The Seljuks were a clan of the Oghuz Turks from the Siberian steppes that converted to the Sunni branch of Islam. In 1040, they destroyed the Ghaznavids, taking over their land and in 1055, Tughril Beg, the leader of the Seljuks, took over Baghdad. The Seljuks expelled the Buyids dynasty of Shiites that ruled for some time and took over power and control of Baghdad. They ruled as Sultans in the name of the Abbasid caliphs (they saw themselves as being part of the Abbasid regime) Tughril Beg saw himself as the protector of the Abbasid Caliphs . On February 10, 1258, Baghdad was captured by the Mongols led by Hulegu, a grandson of Chingiz Khan during the Battle of Baghdad (1258). Many quarters were ruined by fire, siege, or looting. The Mongols massacred most of the city's inhabitants, including the caliph Al-Musta'sim, and destroyed large sections of the city. The canals and dykes forming the city's irrigation system were also destroyed. The sack of Baghdad put an end to the Abbasid Caliphate, a blow from which the Islamic civilization never fully recovered.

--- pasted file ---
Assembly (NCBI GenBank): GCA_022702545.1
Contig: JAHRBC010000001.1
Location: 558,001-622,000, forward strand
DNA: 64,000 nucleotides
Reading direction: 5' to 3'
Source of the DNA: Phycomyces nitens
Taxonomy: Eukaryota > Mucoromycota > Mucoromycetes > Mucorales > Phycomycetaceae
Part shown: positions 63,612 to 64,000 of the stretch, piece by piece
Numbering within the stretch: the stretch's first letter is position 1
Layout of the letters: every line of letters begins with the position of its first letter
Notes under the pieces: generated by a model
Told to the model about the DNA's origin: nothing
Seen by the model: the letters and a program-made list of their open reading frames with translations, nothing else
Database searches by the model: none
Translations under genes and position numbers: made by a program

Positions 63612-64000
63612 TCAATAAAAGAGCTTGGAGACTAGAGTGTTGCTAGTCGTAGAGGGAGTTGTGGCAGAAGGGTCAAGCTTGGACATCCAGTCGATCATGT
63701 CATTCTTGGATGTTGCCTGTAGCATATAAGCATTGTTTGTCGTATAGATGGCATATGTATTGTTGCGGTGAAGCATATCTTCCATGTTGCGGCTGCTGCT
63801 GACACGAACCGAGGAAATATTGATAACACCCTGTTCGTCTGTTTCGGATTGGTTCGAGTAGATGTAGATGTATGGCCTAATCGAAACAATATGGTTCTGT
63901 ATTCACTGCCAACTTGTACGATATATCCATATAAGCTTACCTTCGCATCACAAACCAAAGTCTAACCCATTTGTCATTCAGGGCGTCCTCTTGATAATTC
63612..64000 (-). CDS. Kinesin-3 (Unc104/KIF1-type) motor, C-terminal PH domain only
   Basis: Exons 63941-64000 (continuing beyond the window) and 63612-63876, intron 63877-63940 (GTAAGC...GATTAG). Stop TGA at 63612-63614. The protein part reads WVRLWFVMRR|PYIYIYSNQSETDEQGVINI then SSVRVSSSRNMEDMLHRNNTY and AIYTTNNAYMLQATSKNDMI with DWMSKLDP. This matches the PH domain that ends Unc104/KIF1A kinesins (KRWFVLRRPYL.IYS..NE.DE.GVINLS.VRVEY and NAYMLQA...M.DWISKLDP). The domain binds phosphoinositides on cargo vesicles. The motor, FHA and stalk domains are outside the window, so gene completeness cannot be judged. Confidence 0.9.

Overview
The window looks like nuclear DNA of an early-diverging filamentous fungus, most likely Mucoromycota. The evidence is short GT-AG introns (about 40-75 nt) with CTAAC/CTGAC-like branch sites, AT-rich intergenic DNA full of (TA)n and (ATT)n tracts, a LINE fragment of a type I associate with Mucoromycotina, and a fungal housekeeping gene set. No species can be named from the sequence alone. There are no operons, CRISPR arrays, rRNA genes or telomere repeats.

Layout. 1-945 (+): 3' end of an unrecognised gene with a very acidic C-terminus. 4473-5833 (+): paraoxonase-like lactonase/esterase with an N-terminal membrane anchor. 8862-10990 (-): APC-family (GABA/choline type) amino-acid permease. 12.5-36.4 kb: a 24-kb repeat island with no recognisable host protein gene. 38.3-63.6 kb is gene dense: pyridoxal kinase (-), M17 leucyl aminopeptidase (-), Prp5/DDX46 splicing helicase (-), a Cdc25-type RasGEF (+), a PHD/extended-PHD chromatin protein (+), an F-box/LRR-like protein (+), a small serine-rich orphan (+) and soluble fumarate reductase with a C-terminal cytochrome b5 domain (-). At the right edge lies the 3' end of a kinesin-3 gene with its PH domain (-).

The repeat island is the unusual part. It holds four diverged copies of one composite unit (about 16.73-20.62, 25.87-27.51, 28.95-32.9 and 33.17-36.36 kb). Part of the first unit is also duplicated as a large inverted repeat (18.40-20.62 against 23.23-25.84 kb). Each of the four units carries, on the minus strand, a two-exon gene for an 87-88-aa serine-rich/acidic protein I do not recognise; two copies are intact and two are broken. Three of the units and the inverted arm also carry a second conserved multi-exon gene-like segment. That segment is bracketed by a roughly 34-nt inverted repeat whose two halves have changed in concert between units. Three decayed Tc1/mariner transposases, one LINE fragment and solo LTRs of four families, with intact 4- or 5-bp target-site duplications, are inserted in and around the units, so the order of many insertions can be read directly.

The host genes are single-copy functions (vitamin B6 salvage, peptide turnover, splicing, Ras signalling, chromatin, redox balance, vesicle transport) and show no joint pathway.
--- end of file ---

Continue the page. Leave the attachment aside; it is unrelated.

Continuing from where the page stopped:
At this point Baghdad was ruled by the Il-Khanids, the Mongol emperors of Iran. In 1401, Baghdad was again sacked, by Timur ("Tamerlane"). It became a provincial capital controlled by the Jalayirid (1400–1411), Kara Koyunlu (1411–1469), Ak Koyunlu (1469–1508), and the Iranian Safavid (1508–1534) dynasties.
Ottoman Baghdad (16th to 19th centuries)Edit
In 1534, Baghdad was captured by the Ottoman Turks . Under the Ottomans, Baghdad fell into a period of decline, partially as a result of the enmity between its rulers and Persia, which did not accept the Turkish control of the city. Between 1623 and 1638, it was once again in Iranian hands. For a time, Baghdad had been the largest city in the Middle East. The city saw relative revival in the latter part of the 18th century under a Mamluk government. The Nuttall Encyclopedia reports the 1907 population of Baghdad as 185,000.